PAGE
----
• l ... lookup listing: lists acquaintances of a user in a network and allows to restrict the time range (from/to) of the acquaintanceship
  • s ... search: provides search for an acquaintance over all users (with partial match)

License

All artifacts in this repository, including data and code are donated into the Public Domain. The author would like to thank MapR Technologies for sponsoring the work on the USN app.

Back to ToC

Notes and Background

In the following some notes and background information that is not necessary to toy around with USN but might be of interest for the one or the other.

Improvements

The demo app USN is intentionally kept very simple. Though fully functional, the USN app has a number of serious limitations. You're welcome to fork it and extend it. Please let me know if you do so.

  • Big Data? The most obvious point is not the app itself but the data size. Only laughable 500 rows? This isn't Big Data I hear you say. Rightly so. Now, no one stops you generating 500 million rows or more and try it out. Certain processes such as pre-processing and the generating the layers will take longer however there are no architectural changes necessary, and this was the whole point of the USN app.
  • Dynamic batch layer. Currently, the batch layer is a sort of one-shot, while it should really run in a loop and append new data. This requires partitioning of the ingested data and some checks. Pail, for example, allows you to do the ingestion and partitioning in a very elegant way.
  • Automated import. It would be cool to automate the import of data from the different networks. For example, Google Takeout allows to export all data, including G+ Circles. Similar functionality is available from Twitter and Facebook.
  • More views. There is only one view in the serving layer. The USN app might benefit from different views to enable different queries most efficiently.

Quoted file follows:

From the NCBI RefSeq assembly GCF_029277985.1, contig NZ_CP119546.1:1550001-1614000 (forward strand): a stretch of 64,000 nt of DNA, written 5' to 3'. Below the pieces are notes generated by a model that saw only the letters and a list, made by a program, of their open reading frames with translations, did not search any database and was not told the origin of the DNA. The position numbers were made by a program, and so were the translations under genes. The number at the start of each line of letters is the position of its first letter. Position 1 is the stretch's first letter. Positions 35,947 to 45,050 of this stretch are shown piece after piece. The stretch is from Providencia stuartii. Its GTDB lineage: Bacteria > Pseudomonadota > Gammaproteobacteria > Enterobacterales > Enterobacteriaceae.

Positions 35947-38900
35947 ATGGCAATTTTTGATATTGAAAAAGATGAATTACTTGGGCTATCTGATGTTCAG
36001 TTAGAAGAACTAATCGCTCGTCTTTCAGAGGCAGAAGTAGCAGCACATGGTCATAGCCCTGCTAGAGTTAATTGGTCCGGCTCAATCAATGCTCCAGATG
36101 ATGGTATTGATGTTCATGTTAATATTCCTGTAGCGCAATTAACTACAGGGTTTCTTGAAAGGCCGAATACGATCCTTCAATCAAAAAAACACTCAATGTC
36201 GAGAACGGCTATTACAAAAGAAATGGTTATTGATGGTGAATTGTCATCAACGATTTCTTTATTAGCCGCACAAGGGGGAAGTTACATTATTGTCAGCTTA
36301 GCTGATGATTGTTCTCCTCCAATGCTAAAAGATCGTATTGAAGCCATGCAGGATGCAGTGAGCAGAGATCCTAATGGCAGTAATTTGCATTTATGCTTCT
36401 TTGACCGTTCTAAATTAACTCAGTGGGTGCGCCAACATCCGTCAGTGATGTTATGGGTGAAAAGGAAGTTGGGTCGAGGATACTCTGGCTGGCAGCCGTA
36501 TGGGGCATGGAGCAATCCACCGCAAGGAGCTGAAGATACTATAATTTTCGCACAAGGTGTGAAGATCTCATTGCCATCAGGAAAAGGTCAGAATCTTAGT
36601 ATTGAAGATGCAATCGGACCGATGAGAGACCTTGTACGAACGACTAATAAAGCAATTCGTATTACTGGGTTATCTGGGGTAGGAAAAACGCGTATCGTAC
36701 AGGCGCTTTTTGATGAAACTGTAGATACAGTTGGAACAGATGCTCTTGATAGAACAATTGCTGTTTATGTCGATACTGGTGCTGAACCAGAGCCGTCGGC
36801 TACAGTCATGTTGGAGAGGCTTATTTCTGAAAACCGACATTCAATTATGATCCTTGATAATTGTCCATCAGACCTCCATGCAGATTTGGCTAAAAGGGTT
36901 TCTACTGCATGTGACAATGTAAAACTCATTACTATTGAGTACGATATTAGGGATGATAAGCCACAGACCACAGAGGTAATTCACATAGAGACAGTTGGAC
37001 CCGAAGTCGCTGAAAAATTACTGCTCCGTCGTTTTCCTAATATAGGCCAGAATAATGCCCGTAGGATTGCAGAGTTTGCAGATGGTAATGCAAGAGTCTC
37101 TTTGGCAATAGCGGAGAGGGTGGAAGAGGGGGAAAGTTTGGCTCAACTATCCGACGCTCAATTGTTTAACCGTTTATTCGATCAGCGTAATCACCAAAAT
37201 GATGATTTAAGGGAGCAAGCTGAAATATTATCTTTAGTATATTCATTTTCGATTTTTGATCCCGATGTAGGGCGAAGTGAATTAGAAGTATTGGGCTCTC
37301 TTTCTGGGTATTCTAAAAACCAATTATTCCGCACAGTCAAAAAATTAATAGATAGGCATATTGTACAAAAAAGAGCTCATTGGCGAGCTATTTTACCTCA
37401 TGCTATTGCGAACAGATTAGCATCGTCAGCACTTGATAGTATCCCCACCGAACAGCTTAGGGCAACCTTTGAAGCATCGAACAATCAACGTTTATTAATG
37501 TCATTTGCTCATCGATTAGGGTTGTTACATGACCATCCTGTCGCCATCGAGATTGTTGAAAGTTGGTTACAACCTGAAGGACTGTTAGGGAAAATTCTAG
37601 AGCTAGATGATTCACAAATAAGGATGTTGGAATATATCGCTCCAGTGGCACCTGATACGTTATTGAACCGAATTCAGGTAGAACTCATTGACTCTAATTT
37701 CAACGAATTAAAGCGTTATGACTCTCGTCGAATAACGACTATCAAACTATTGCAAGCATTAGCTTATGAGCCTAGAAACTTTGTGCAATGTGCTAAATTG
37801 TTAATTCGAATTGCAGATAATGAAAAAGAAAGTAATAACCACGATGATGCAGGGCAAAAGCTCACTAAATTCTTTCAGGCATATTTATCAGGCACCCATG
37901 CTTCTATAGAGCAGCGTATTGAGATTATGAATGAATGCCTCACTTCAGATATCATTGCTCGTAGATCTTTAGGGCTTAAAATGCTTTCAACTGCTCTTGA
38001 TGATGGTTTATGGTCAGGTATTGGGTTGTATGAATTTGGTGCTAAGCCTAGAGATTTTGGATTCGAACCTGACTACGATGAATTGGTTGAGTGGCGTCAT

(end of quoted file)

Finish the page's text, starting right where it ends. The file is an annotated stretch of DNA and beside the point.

HBase Schema

The HBase table usn_friends, used in the serving layer to drive the USN app has the following schema:

USN's HBase schema

Some notes regarding the key and schema design:

  • There is only one CF named a; keep CF names short, think of footprint.
  • This CF holds all the data: the target person, from where known, comment.
  • The row keys encode the user name and the date of the activity, that is when a target has been added to the user's network. This allows to query by user and by date range; actually this design allows several date ranges, from years over months down to days.

Wire-level Architecture

USN's architecture

Some notes regarding architecture:

  • Build-time vs. Run-time. In one phase, the dataspace is built, then the application can use the data in the front-end (CLI user interface).
  • Pre-processing. In the pre-processing phase a script cleans the CSV data and prepares it for ingestion into HDFS.
  • Batch Layer. A script uses Hive to ETL the CSV data into HDFS.
  • Serving Layer. A script uses the data from HDFS and loads it into HBase. Further, this layer provides query capabilities to drive the front-end.
  • CLI user interface. The front-end interacts with the end-user, providing listing, lookup and search operations.